Submitted to: American Dairy Science Association Proceedings
Publication Type: Abstract only
Publication Acceptance Date: 7/26/2000
Publication Date: N/A
Citation: Interpretive Summary:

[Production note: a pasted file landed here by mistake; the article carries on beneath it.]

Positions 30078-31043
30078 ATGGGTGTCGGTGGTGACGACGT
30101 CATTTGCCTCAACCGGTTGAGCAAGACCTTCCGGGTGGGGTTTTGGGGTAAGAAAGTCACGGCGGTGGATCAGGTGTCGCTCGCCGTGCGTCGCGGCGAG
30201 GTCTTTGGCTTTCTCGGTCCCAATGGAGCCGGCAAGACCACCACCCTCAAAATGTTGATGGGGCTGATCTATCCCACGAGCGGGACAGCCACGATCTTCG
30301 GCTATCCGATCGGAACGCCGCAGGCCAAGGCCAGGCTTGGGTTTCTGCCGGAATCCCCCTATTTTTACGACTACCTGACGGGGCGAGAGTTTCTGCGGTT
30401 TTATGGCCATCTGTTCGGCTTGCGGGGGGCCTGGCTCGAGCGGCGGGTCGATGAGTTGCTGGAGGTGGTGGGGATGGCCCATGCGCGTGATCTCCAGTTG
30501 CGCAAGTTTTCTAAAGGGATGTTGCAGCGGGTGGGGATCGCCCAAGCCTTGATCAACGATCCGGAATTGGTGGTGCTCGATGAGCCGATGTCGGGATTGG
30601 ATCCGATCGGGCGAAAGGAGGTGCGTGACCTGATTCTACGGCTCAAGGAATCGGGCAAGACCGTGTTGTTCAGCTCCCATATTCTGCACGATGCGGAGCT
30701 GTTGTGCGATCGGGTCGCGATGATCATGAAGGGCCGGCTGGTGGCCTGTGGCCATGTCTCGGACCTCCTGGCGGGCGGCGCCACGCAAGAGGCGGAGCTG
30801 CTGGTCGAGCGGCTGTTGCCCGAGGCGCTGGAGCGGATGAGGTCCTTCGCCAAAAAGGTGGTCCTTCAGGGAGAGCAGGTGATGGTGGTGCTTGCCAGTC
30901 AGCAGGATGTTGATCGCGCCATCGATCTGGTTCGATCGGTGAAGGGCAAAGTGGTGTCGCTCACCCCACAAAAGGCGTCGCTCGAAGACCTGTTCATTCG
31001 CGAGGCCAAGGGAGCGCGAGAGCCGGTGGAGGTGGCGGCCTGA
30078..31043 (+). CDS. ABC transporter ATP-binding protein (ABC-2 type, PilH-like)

Technical Abstract: Two of the methods to validate estimation of genetic trend that were established by the International Bull Evaluation Service (Uppsala, Sweden) are 1) comparison of trends estimated from bull evaluations based on first versus all parities and 2) analysis of daughter yield deviation (DYD) within bull by first calving year of daughters. For US Holstein bulls, annual trend was 95 kg of breeding value for milk for evaluations based on first parities and 113 kg for evaluations based on all parities. As expected, no trend in bull DYD was found for evaluations based on first parities; however, annual trend in bull DYD for milk was 6 kg for the 1980's and 20 kg for the 1990's for evaluations based on all parities. Standard deviations for milk yield within herd increased from 1960 through 1999 in lactation records used in USDA genetic evaluations. Although adjustments were implemented in 1991 in the USDA evaluation system for heterogeneous variance within herd across time, an annual trend of 12 kg of milk was found for herd-year variances for first parities from 1960 through 1996. Further, within-herd variances among lactations were found to be unequal; variances for later lactations increased compared with those for first lactations, particularly during the 1990s. Although incorrect adjustment for parity can bias estimates of genetic trend, an effect for parity has been included in the USDA genetic evaluation model. A large reduction (up to 15%) in variances for later parities was required to eliminate the differences in trend estimates between evaluations based on first and all parities.